Virginia Tech high jumper Ronnie Black aims for new heights in track, classroom

Virginia Tech high jumper Ronnie Black has set school records.

Menchville High graduate and Virginia Tech high jumper Ronnie Black at the VT Invitational. (Michael Shroyer/Virginia Tech, Daily Press / January 14, 2012)

Like all high jumpers, Virginia Tech's Ronnie Black wants to raise the bar. He's cleared impressive heights, set school records and earned All-America honors.

But he wants more. He wants to go higher.

He wants to go 4.0.

"I had a 3.87 last semester," Black said of his pursuit of classroom perfection.

"He was real disappointed because in organic chemistry he got a B-plus," said Black's mother, Helena.

A junior majoring in chemistry and psychology, Black had just completed a three-hour lab and was preparing for track practice as we spoke. He competes in academics as fervently as he does in athletics.

"Excelling in the classroom is just as important to me as excelling on the track," said Black, a Menchville High graduate.

Two weeks ago, Black won the Virginia Tech Invitational indoor meet with a personal best and school record leap of 7 feet, 31/4 inches. The previous Hokies mark of 7-1 had stood for 29 years.

Last year, Black set Tech's outdoor record of 7-11/2 at the Penn Relays and finished seventh at the NCAA Championships to claim his first All-America honor.

"We both have a real clear understanding that we can go as high as we think we can," said Charles Foster, who coaches the Hokies' jumpers. "He's a gung-ho kid. He does like to train, there's no doubt about it.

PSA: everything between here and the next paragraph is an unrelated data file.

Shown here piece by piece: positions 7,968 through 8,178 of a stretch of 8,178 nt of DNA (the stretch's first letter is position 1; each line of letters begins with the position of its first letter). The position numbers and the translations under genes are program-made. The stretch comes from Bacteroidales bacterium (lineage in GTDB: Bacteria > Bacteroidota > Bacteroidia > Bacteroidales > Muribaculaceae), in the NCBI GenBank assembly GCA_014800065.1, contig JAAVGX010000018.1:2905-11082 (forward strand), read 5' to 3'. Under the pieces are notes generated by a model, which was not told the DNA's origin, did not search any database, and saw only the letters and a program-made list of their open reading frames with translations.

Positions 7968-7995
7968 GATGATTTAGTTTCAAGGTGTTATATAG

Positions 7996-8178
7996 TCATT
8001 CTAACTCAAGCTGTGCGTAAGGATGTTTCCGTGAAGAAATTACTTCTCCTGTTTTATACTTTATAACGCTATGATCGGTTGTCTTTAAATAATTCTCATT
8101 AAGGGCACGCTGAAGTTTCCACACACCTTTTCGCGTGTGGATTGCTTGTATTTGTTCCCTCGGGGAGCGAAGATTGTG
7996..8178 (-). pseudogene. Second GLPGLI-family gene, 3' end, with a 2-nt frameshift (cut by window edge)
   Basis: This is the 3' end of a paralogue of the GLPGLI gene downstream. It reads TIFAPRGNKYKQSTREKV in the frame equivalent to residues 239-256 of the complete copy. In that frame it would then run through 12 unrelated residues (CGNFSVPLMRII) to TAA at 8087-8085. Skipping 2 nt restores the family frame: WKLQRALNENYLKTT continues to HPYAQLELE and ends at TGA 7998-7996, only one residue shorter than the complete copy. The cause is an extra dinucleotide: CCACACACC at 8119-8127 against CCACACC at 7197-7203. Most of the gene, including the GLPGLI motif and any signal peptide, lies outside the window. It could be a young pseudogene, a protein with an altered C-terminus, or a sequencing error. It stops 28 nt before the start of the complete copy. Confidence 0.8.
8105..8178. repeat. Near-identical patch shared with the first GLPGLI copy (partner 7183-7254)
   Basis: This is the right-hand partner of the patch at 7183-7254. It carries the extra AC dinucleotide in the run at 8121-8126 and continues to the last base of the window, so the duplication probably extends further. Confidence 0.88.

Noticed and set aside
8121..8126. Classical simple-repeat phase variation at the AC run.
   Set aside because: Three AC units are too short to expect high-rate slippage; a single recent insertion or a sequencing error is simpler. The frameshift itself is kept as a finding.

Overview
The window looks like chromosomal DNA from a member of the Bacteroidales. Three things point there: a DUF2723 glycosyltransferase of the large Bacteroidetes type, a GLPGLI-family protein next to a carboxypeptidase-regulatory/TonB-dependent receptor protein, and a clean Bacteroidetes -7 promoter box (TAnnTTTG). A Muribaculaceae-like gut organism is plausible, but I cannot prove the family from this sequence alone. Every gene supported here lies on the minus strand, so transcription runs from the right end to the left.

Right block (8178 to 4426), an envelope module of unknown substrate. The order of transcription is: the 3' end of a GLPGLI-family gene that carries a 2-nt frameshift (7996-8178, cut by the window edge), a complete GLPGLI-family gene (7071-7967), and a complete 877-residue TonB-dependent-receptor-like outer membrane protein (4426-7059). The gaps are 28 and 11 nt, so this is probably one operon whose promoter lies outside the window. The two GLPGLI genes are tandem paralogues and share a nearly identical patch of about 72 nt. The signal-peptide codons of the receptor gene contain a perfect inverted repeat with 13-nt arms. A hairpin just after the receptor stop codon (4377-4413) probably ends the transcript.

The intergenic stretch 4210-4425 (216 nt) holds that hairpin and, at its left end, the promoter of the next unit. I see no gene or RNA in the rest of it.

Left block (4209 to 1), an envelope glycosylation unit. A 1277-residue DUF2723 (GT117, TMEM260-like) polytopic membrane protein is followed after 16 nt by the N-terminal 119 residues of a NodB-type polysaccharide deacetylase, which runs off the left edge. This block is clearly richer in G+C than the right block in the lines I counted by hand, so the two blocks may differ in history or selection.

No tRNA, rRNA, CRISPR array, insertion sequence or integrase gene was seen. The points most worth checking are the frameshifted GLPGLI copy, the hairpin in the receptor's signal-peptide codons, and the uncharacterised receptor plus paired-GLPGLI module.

"We didn't think he'd go 7-3 quite this early. … He thinks he can go 7-5, and I'm saying 7-5? He says, 'Coach, 7-5 and 4.0.' Who am I to squelch those dreams?"

Black hails from a track family. Helena ran the 400 meters and long jumped throughout Europe while in the Air Force. Black's sister, Christie, competed in the heptathlon and pentathlon at North Carolina State, and while at Menchville she teamed with Yvette Lewis and two others to win a national indoor title in the 4x55-meter shuttle hurdle relay at the 2003 Nike Invitational.

At Menchville, Black cleared 6-8, good but not great, and played volleyball just for fun. He matriculated at VCU and after a runner-up finish in the Colonial Athletic Association meet decided to get more serious about track.

Part of Black's transformation was mental. Part was physical — as a teen he grew from 5-foot-8 to 6-5.

Seeing better facilities and competition at Virginia Tech, Black transferred.

"He came for a visit, and we liked what we saw," Foster said. "We liked his ambition, his lofty goals. I don't put any limits on my athletes.

"He's forewarned me. He's said, 'Coach don't be surprised if you see my name in lights.' "

A high jumper's name in lights? That's a status reserved for record-holders and/or Olympians.

And this is where Black's ambition becomes tricky.

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